Valley of the Giants
On this week’s edition of Grant’s Getaways, you’re in for a real treat as I take you to visit Oregon’s last stand of five-hundred year old Douglas fir trees. It’s rare and special and it has a name to inspire your visit.
The Valley of the Giants makes you feel small in a secret place that lets your heart soar as tall as the giants that live there. I recently joined a small troop of travelers led by retired Bureau of Land Management Forester, Walt Kastner. We traveled for hours deep into the Oregon Coast Range to explore a unique 51-acre grove of old growth Douglas fir trees.
The Valley of the Giants is a small snapshot of what much of Western Oregon’s fir forests may have looked like – perhaps 150 years ago. It is so special a place the BLM has protected the public parcel since 1976 as an Outstanding Natural Area for study and research.
The North Fork of the Siletz River bisects the valley in classic “pool and drop fashion,” noted BLM staff member Trish Hogervorst. A hiking bridge allows you to access the trail and gain entry into a lush forestland that receives nearly 200 inches of rain each year.
The Valley of the Giants is remote and access is limited because private timberland surrounds this public island of old growth trees. The BLM offers a free brochure with a map and mileage directions.
There is no camping in the Valley of the Giants – no campfires are allowed and you must stay on the moderately graded trail. There is a picnic table along the route, so you are able to stop for a time and enjoy the experience with friends or family. Still, given its remote location, you should plan on a full day to reach and hike through the valley.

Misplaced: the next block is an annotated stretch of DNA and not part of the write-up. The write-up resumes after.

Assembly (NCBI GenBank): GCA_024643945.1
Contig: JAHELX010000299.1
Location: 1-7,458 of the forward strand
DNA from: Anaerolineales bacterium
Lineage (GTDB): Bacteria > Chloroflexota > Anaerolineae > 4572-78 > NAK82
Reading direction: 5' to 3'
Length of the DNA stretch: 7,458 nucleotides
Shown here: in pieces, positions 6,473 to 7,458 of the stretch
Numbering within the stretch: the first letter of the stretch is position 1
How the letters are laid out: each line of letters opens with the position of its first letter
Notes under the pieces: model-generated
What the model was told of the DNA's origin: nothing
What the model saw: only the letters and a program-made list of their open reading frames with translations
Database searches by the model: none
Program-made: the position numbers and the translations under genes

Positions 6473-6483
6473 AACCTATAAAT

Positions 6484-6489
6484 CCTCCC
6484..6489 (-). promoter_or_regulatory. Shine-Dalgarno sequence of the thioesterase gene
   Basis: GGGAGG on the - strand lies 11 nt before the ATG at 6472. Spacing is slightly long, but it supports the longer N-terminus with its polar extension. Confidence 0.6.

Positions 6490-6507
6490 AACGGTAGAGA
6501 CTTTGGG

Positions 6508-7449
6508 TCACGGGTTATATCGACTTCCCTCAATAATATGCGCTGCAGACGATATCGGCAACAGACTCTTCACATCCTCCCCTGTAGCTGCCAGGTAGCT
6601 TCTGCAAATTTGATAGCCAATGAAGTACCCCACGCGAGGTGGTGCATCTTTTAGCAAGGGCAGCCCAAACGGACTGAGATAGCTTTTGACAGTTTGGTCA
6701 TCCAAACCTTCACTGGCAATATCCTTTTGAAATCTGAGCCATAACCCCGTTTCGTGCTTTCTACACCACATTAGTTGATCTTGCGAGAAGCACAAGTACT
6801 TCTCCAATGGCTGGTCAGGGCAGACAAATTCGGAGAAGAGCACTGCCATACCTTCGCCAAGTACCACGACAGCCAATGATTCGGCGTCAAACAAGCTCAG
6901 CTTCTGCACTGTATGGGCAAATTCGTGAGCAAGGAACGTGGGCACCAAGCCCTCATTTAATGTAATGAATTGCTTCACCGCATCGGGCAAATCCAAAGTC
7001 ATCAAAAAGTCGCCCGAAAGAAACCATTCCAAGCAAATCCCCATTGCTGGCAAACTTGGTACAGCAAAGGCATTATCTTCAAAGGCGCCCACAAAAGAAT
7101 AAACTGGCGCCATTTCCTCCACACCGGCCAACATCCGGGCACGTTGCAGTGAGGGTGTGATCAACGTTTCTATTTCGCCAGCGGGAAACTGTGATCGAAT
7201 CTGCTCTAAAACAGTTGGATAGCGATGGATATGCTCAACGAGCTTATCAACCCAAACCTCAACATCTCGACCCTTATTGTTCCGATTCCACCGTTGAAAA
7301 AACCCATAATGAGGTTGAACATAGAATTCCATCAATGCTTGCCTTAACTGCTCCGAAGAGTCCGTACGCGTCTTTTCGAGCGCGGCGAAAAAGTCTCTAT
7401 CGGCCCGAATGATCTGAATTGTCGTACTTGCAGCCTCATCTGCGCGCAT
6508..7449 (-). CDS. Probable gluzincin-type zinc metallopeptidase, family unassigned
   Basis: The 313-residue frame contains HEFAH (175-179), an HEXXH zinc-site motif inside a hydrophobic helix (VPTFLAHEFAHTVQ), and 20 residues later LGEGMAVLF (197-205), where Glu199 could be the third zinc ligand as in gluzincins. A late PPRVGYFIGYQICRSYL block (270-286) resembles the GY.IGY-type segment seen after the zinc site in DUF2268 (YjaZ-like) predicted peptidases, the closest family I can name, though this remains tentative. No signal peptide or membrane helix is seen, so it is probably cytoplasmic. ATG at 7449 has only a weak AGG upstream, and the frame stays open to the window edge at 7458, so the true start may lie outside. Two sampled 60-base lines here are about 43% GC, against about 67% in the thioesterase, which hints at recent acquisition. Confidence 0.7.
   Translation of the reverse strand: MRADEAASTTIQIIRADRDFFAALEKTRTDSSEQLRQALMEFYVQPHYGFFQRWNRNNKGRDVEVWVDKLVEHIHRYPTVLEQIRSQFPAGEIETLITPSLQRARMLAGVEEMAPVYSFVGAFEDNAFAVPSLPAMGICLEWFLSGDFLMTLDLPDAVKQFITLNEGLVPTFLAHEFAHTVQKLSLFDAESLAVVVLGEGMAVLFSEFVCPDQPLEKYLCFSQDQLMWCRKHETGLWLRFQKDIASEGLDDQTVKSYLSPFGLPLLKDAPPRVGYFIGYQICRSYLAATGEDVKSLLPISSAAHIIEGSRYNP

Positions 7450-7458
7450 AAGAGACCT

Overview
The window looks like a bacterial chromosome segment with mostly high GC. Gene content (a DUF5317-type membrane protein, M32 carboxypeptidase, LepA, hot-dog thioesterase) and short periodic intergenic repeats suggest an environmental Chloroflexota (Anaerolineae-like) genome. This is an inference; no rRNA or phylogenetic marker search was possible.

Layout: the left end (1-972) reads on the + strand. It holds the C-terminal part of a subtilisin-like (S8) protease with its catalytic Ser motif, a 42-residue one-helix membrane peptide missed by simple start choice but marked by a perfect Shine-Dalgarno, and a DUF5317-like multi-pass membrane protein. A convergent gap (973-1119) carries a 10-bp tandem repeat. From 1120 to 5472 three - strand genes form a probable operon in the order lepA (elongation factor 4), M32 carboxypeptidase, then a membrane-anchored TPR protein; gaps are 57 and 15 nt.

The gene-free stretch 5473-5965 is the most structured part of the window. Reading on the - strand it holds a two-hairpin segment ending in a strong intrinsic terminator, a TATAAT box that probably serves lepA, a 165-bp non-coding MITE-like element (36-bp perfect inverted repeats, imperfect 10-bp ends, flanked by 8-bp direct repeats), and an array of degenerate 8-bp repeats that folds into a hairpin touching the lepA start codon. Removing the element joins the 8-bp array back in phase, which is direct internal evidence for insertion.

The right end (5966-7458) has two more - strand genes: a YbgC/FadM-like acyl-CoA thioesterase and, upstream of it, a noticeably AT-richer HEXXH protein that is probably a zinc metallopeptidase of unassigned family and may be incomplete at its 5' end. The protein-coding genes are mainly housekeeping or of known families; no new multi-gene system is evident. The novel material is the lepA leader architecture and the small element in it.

Call the BLM (503-375-5646) to receive a copy of the recommended driving directions. The map directions begin at Falls City, five miles southwest of Dallas. The driving route is 30 miles but it will take you 90 minutes to reach the valley. Follow the directions closely and carefully. Much of the route is in large rock or gravel and the logging roads are notorious for puncturing car tires. I discourage taking the family car or van – if you choose to do so, take along a second spare tire.
Editor’s Note: Grant’s Getaways is a production of Travel Oregon brought to you in association with Oregon State Parks, Oregon Dept. of Fish & Wildlife and Oregon State Marine Board. Episodes air Fridays and Saturdays on KGW Newschannel 8 and Saturdays on Northwest Cable News Network.
About the Author: Grant McOmie
Grant McOmie is a Pacific Northwest broadcast journalist, teacher and author who writes and produces stories and special programs about the people, places, outdoor activities and environmental issues of the Pacific Northwest. A fifth generation Oregon native, Grant’s roots run deepest in the central Oregon region near Prineville and Redmond where his family continues to live.
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In this Grant’s Getaway
These maps and directions are for planning purposes only. You may find that construction projects, traffic, or other events may cause road conditions to differ from the map results. For travel options, weather and road conditions, visit tripcheck.com, call 511 (in Oregon only), 800.977.6368 or 503.588.2941.
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